City seeks disadvantaged businesses | SteamboatToday.com
Christine Metz

Back to: News

City seeks disadvantaged businesses

The city is encouraging more businesses to take advantage of the federal government’s Disadvantaged Business Enterprise Program for minority business owners.

The program requires governments that fund projects with federal dollars to award a portion of the contract or work to businesses that are certified as disadvantaged.

Under federal law, the portion of the work given to disadvantaged businesses should reflect the percentage of disadvantaged businesses in the community.

Anytime the city does a construction project that is partially funded with federal dollars, it tries to meet those portions.

A disadvantaged business is one in which at least 51 percent of the business is owned by someone who is black, American Indian, Hispanic, Asian-Pacific, Indian American, female or someone found to be disadvantaged under the Small Business Act.

City Transportation Director George Krawzoff said very few certified disadvantaged businesses exist in Routt County, which makes it difficult to award contracts locally. Often, the city has to award contracts to businesses outside of Routt County to meet those requirements.

“We found very few — zero, one or two. We tend to use the same ones over and over again,” Krawzoff said.

Working with mass-transit and airport projects, which receive large amounts of federal funding, Krawzoff deals with the need to use disadvantaged businesses more than anyone else in the city.

Krawzoff said the program is not one of quotas, but the city must show good-faith efforts to meet the stipulated portions. Although the program does not mean awarding outlandish bids to disadvantage businesses, they do get special consideration.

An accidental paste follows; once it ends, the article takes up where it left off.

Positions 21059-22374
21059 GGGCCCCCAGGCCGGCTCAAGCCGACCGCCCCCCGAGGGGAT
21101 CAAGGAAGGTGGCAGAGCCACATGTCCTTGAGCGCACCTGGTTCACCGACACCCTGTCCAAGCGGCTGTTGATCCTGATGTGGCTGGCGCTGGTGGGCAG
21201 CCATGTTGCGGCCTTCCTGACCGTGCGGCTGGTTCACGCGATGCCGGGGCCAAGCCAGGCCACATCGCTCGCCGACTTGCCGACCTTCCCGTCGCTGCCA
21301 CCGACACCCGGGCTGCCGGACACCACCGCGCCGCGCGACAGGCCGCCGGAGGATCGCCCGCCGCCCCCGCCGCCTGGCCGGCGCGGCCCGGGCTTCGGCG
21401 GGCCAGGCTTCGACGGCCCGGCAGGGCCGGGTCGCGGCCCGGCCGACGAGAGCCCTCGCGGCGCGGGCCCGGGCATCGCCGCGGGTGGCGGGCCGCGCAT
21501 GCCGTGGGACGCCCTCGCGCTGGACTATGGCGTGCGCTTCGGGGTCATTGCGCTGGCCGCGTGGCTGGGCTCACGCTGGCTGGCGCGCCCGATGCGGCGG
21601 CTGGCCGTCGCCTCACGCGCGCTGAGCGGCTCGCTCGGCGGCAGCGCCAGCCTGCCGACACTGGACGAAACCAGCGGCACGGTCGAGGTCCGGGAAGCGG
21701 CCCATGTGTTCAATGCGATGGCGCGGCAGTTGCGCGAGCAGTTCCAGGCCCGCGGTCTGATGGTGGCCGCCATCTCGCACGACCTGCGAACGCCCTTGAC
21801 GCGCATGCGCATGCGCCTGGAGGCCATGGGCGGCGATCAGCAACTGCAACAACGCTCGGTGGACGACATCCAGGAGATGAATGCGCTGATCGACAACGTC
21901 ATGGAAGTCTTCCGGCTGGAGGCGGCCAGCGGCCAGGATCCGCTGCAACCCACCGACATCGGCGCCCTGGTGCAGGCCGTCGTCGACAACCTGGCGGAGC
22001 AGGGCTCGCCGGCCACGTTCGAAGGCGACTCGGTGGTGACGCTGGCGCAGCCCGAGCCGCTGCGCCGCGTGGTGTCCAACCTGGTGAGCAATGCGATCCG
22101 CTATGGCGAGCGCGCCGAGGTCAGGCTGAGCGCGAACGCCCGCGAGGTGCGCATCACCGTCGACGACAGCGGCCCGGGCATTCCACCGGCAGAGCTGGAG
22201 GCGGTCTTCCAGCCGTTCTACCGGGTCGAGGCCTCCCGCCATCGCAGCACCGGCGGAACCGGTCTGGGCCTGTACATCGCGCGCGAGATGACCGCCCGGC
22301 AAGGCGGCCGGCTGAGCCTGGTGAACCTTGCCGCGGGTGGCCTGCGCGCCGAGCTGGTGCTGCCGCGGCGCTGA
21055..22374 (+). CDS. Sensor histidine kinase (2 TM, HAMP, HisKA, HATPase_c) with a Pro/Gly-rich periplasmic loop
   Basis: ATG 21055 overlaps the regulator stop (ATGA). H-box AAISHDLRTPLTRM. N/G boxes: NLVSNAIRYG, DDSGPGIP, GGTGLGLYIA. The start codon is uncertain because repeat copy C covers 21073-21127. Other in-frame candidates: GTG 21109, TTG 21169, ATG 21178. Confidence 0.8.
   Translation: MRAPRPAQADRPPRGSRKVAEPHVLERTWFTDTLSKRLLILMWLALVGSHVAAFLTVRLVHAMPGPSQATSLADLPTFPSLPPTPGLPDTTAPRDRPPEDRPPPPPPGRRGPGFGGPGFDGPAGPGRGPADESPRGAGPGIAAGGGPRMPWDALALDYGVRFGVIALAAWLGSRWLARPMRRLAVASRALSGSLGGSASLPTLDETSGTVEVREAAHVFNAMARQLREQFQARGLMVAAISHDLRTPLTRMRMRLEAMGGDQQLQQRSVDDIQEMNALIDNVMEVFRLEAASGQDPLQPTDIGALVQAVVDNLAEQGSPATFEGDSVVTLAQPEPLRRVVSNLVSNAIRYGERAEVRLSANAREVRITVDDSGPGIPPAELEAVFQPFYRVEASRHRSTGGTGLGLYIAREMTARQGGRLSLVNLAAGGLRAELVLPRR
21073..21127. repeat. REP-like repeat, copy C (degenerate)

“Given a similar bid, we may pay more in order to give it to a (disadvantaged business enterprise) qualifier,” Krawzoff said.

City officials know that some businesses would qualify, but they are not officially certified as a disadvantaged business, so they cannot be used to meet the DBE program requirements.

“We have to show we tried to reach out to disadvantaged business enterprises and help them out,” Krawzoff said.

In an effort to get more disadvantaged businesses certified, Krawzoff will speak at the Success Steps Breakfast held Wednesday morning. Krawzoff will talk about the certification process for the Disadvantaged Business Enterprise Program and how it is used in federal and state transportation projects.

The seminar will be beneficial for any contractor or subcontractor, including carpet layers and interior designers, who may qualify to get DBE certified, Krawzoff said.